There’s no rule that says you must signal when moving off. When moving off in a car, you essentially have two options:
- Only apply a signal if another road user or pedestrian may benefit.
- Apply a signal regardless.
It’s important to know that your signals do not confuse other road users, or impede their progress. Knowing whether you should apply a signal is equally important as choosing the appropriate time to apply a signal. This tutorial will explain the correct use of signals when moving off and how the incorrect use of signals can affect other road users and potentially fail a driving test.
Why Should We Signal When Moving Off?
When moving off from a parked position, we signal to let other road users and pedestrians what our intentions are. Signalling helps to keep traffic flowing more smoothly and when other road users and pedestrians can see our intentions, it helps to keep roads safer. For example, if a pedestrian is about to cross the road and sees your signal for moving off, they may delay their actions until you have gone.
When Should We Signal When Moving Off?
When moving off, there are two factors you need to consider before applying a signal:
- The car is prepared and ready to move off
- You have carried out observational safely checks
Then, you can apply a signal, in that order, but only if you actually intend on moving off. Avoid signalling before the car is ready for moving off and do not apply a signal before you have carried out your mirrors and blind spot checks. The reason for this is because you need to avoid inadvertently applying a signal, when it might be unsafe to do so.
When Should We NOT Signal When Moving Off?
When moving off, signalling is generally for the benefit of oncoming road users, pedestrians and other parked drivers that also intend on moving off. But you need to think about how your signal may affect drivers approaching your vehicle from behind. If after preparing the car for moving off and carrying out all safety checks you see a vehicle approaching from behind you, close enough for you to decide against moving off, do not apply a signal.
A signal in this instance may cause confusion where the approaching driver thinks that you’re going to pull out. This could result in the driver braking or swerving around you, potentially causing a hazardous or dangerous situation. Where possible, you should not signal unless you intend on moving off. Instead, wait for the vehicle to pass, take another quick look ahead and in your mirrors, apply a signal if clear and move off.
Additionally, carefully consider what’s going on ahead before applying a signal. Look at what vehicles approaching from ahead are dealing with and whether it’s better to wait before applying a signal. If for example there’s a cyclist approaching and a vehicle intends on passing the cyclist, it might be best to wait for this situation to pass before applying a signal, else the vehicle may pass closer to the cyclist than intended because they think you’re moving off.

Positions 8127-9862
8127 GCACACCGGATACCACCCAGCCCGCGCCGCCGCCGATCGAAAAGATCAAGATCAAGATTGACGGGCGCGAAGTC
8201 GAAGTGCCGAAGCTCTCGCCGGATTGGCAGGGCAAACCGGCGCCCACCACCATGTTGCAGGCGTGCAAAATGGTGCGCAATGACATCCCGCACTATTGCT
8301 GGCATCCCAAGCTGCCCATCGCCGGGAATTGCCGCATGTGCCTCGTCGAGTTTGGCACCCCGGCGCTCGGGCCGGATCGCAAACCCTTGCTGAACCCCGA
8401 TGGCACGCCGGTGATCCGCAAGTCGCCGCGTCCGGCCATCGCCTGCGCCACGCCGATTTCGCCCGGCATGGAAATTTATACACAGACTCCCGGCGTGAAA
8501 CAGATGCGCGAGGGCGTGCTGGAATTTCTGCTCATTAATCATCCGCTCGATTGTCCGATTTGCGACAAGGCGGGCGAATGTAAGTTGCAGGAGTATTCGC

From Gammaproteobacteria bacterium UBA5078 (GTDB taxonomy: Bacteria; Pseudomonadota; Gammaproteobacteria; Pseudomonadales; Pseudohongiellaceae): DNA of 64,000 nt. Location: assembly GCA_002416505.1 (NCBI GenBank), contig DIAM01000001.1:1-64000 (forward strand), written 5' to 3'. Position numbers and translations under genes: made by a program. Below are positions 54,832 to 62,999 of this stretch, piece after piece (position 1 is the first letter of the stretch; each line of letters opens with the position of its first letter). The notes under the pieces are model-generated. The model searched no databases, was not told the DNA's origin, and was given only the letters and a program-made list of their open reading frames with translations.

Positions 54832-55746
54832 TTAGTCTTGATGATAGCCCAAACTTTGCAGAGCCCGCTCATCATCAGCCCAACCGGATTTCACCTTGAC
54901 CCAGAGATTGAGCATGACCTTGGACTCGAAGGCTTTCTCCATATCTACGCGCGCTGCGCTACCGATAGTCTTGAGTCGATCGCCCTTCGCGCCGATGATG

There are all sorts of situations that you need to consider before moving off and applying a signal, but in summary, when considering whether to use a signal or not, ask yourself two questions:
- If I indicate, will anybody benefit from it?
- If I indicate, will I confuse or mislead anyone?
Can You Signal to Move Off When on a Busy Road?
A signal should be used to inform other road users of your intentions, but occasionally, it may also be used as a request. If you’re on a busy road, with a constant stream of slow moving traffic, you can apply a signal as a request to move off and merge into the traffic flow. In this instance, apply a signal and wait for a driver to slow down and let you out. They may alert you of their intentions to let you out by flashing their headlights or via a hand gesture.
In this situation it is imperative that if a driver signals you out, that you check first that it’s safe to do so before moving off. The driver could be signalling another road user and accidents often happen in these situations.
Signalling, Moving Off and the Driving Test
During a driving test, examiners are particularly fussy about the inappropriate use of signals. Before moving off, it’s not only essential that you carry out all mirror and blind spot checks, but it’s equally essential that you act on what you see in mirrors. In other words, don’t just go through the process of looking in them, but actually assess what you see and make an informed decision.
Thousands of driving tests are failed each year due to test candidates use of signals. Generally speaking, if you’re not going to move off based on what you see in your mirrors, don’t apply a signal. Additionally, if you did apply a signal, make sure that once moved off, if the signal hasn’t self-cancelled, then manually cancel it.
In terms of applying signals regardless of whether anyone will benefit from seeing it, examiners are perfectly fine with this provided that prior to doing so, you have carried out all necessary observational checks.